With the failure of Proposition 1 on April 22, the future of our public transit system hangs in the balance. In September King County Metro will implement the first of four planned rounds of bus service cuts. If all of these cuts happen, 16% of our bus service, or 550,000 annual service hours, will simply disappear.
We all know that these cuts are unacceptable. They are unacceptable from an economic point of view, they are unacceptable from an environmental point of view, and most of all they are unacceptable from a human point of view. To gut our public transit system when buses are already overcrowded, when the polar ice sheets are melting, and when tens of thousands of King County residents have no other way to get around, is nothing short of insane.
The City of Seattle and other cities in King County now have a duty to act to save as much bus service as possible. Mayor Murray has proposed a sales tax increase of 0.1% and car tab fees of $60 to be put on the ballot in November: Prop 1 replayed in Seattle only. While this is preferable to service cuts, we believe the city should consider more progressive options first. We strongly support the amendment put forward by Councilmembers Kshama Sawant and Nick Licata, to replace the sales tax increase with a Commercial Parking Tax increase and an Employer Head Tax.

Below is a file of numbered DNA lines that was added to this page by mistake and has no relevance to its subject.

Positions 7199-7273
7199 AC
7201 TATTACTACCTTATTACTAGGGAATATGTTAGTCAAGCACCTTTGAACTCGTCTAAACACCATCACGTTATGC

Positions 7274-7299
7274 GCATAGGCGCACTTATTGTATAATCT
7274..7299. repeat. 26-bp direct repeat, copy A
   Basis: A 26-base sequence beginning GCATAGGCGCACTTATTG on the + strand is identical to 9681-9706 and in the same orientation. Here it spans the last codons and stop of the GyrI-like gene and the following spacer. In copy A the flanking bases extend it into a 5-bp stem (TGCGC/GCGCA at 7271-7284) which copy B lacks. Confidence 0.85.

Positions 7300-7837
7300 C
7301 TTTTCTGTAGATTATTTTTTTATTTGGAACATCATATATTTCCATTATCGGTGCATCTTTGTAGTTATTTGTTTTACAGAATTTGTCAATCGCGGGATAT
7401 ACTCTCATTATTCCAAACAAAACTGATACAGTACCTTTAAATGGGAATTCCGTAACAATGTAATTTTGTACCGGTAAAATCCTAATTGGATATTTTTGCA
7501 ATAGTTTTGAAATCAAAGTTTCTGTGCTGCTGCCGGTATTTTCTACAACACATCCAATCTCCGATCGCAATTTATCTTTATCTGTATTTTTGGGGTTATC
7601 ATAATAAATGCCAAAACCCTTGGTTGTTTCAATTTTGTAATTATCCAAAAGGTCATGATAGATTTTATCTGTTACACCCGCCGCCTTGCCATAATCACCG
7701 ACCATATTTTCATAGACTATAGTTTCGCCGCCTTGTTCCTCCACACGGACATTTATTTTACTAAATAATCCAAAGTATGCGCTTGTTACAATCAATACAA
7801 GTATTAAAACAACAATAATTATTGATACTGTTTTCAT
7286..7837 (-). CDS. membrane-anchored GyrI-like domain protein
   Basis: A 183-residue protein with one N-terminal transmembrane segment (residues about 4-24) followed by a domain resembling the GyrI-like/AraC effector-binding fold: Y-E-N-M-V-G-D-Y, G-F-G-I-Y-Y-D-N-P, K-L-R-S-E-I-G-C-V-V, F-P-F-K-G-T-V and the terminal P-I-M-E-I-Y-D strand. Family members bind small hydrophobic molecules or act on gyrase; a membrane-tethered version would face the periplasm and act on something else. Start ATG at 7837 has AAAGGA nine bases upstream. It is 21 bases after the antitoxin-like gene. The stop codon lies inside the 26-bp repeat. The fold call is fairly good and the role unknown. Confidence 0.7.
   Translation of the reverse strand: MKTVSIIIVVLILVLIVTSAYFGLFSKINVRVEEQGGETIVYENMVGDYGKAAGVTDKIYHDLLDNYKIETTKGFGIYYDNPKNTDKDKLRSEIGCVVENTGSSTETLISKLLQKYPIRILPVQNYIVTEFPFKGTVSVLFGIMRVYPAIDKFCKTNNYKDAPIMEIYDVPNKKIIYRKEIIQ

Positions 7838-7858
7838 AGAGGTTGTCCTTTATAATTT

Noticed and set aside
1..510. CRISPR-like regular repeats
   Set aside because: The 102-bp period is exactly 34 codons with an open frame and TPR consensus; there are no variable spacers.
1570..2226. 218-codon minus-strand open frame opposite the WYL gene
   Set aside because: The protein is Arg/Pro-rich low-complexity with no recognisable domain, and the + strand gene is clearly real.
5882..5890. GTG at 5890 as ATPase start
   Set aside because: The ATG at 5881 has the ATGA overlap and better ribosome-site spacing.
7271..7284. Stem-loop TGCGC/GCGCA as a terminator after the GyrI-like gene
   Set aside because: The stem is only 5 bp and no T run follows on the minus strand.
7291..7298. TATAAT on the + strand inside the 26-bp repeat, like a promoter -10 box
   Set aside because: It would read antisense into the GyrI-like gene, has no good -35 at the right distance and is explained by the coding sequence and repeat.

But in the end, we cannot forget that all these local options are last-ditch emergency measures, and we cannot let arguments over which is the least bad distract us from the real question: Why are we even talking about cutting public transit? Public transit is basic infrastructure, and we should not be forced to vote to preserve it. Affordable mass transit is an environmental, economic, and social necessity, and it needs to be treated as such by those who represent us in government.
Our state legislature failed us. We must organize and build our forces until we can wage an effective fight for new public transit funding and progressive taxation in Olympia. Until then we will continue to be driven by the logic of artificial scarcity, cornered into the false choices of austerity: Service cuts or regressive taxes? Service cuts or higher bus fares? Service cuts or concessions from bus drivers? Until we build up the power to force those who hold the real wealth of this city, county and state to pay their fair share, we can do little more than protest and then acquiesce to the lesser of two evils.
But as we build, we can educate ourselves and each other. Metro is not inefficient. Bus drivers are not overpaid. Bus riders are not unfairly subsidized. This is the insidious ideology of the corporate ruling class, and we must not give it any credence. This is how the 1% distracts attention from themselves and sets us to fighting among ourselves instead, pitting the poor against the slightly-less-poor, transit riders against bus drivers and car owners, and all of us against the government, thereby using us to destroy the very public services we all depend on. They would be happy to see all our hard-won public goods dismantled and privatized, all of us reduced to poverty, even nature and civilization destroyed, if only it means more short-term profit for them.
We must resist this ideology and instead say: Mobility is a human right. Public transit is a public good. Join the Transit Riders Union in the fight for fully-funded public transit for all!